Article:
Apple's server and storage offerings are helping the company overcome its reputation as the high-priced computing option
Apple Computer makes cool computers. In the business world, that's not necessarily a good thing. But when racking up 1,566 Apple Xserves, cool--in the thermal sense of the word--counts.
Defense contractor Colsa Corp. buys high-performance computer clusters for the U.S. Army. That means competitive bidding, as in the case of an Army supercomputer project that went up for bid in April. With requirements that specified footprint, power-management options, and a peak performance of 25 teraflops--computational speed surpassed by only one supercomputer in the world as of August--the company fielded proposals from six major vendors. "Apple won on technical [merits] and cost," executive VP Anthony DiRienzo says.
Colsa's Xserve cluster draws about a third as much power as systems that were proposed by Apple's competitors, executive VP DiRienzo says.
Photo by Erick Anderson
Apple did a great deal of engineering of its Xserve 1U nodes, DiRienzo says. The company has driven the power consumption down considerably, and it has done a lot of sophisticated engineering to get the heat out. "We've been racking up a lot of different types of these clusters, and [with] a lot of them, once you put 30 of them in a rack, you can't turn them up to full power because they can't dissipate the heat," DiRienzo says.
But Colsa's Xserve cluster, dubbed Mach5, which should be operational this fall, draws
about half a megawatt of power. The systems proposed by the competition required up to three times that. As a consequence, some of the competing systems required more processors, which drove up the cost.
Apple--cost competitive? The Army was as skeptical as anybody familiar with the business-technology market, DiRienzo says, asking the usual questions: "Why are you going to put it on Apple? They're more expensive. Are you going to get the same thing out?" But the project worked so well, "they were very supportive of us as we went through this solicitation and this acquisition," DiRienzo says. "They're happy with the performance that the Apples should give."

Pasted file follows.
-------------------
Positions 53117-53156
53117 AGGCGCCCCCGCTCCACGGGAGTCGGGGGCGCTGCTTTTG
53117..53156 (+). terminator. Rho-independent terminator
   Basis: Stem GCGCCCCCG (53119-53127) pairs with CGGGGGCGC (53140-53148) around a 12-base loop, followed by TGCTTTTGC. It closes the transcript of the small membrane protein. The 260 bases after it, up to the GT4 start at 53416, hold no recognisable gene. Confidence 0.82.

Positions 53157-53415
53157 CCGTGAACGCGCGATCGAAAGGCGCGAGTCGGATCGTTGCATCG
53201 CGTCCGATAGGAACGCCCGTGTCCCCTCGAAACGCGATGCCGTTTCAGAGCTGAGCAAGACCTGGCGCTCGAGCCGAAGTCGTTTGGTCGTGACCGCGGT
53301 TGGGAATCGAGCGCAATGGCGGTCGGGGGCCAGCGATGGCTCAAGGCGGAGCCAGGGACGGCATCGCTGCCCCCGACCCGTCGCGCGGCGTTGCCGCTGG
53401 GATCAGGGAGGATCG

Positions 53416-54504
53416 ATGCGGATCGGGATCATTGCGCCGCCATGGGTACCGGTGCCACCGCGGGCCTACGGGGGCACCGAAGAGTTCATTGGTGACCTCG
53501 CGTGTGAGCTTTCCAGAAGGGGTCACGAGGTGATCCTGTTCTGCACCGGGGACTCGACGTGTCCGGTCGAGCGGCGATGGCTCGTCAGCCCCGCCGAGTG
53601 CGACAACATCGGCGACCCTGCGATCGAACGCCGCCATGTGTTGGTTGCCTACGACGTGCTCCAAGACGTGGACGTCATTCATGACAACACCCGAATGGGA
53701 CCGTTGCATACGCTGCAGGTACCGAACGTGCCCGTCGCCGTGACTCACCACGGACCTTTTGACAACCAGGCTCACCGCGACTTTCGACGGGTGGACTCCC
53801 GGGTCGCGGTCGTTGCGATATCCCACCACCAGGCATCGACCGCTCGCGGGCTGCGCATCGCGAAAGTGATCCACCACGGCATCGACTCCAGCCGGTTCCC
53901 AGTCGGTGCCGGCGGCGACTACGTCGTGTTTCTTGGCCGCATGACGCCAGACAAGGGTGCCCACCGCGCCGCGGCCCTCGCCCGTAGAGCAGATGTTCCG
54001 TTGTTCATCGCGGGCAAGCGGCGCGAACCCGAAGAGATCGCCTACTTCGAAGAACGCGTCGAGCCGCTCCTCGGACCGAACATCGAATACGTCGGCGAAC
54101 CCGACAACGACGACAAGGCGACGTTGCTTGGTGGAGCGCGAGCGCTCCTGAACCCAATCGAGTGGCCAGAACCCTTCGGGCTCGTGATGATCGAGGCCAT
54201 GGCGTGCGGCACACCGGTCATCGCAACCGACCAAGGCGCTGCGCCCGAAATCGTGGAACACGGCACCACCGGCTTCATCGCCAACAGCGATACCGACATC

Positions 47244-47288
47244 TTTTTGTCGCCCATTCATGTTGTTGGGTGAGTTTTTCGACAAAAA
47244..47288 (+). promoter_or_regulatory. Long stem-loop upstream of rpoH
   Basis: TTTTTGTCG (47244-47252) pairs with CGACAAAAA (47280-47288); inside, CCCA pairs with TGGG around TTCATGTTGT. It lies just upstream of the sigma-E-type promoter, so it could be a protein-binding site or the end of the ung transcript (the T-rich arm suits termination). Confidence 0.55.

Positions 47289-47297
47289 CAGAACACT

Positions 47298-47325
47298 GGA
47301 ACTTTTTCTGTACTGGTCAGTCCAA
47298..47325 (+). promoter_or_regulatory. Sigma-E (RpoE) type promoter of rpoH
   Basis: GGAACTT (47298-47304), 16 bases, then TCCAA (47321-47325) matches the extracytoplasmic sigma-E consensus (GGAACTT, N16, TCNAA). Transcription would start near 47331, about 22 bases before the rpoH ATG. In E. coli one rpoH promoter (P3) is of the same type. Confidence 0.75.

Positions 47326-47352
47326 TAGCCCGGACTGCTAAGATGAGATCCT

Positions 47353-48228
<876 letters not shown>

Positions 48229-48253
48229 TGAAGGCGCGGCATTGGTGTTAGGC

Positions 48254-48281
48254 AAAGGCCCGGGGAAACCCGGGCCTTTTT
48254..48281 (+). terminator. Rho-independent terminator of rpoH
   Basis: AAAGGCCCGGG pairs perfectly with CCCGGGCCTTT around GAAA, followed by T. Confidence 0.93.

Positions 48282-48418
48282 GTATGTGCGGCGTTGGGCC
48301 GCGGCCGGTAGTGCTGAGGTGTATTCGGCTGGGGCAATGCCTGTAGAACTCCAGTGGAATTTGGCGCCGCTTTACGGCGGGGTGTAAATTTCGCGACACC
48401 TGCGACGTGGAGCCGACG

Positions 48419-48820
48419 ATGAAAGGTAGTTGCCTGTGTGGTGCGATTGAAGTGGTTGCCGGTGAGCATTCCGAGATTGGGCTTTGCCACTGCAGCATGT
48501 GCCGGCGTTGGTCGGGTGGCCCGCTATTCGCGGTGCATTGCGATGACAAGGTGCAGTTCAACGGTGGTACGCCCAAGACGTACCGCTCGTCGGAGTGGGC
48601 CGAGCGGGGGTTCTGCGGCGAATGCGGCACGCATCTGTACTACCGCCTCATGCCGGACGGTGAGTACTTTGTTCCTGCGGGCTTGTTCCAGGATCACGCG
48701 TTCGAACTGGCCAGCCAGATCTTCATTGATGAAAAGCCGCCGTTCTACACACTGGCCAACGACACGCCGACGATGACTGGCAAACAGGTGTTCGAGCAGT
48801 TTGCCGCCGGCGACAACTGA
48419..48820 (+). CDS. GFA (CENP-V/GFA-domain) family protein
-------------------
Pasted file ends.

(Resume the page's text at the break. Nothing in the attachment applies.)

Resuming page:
They're especially happy with the price tag: $5.8 million. The next-closest bid came in at $7.4 million.
The difference isn't simply that the G5 chip draws significantly less power than competing chips, says Alex Grossman, director of hardware storage at Apple. Through its control of hardware and software, Apple has been able to design custom input/output components that allow the use of more affordable, more energy-efficient disk storage without sacrificing data transfer speed. "Our Serial ATA [has] three 7,200-rpm drives in there, which draw less than half the power of SCSI drives that most people use and generate half the heat," Grossman boasts. "We can get similar performance to what people get in 10,000-rpm SCSI drives. And in a lot of cases, we approach what they get with 15,000-rpm drives."
And the costs stay low. "The cost is really a commodity-cost level," Grossman says.
While the challenges of high-performance computing aren't necessarily familiar or germane to the average business-technology manager, cost is one element that bedevils buyers of supercomputers and single CPUs alike. And true or not, Apple has long been perceived as the costlier option. The fact that Apple enjoys a gross margin of around 27%, about 10 percentage points higher than Dell's, doesn't argue otherwise.
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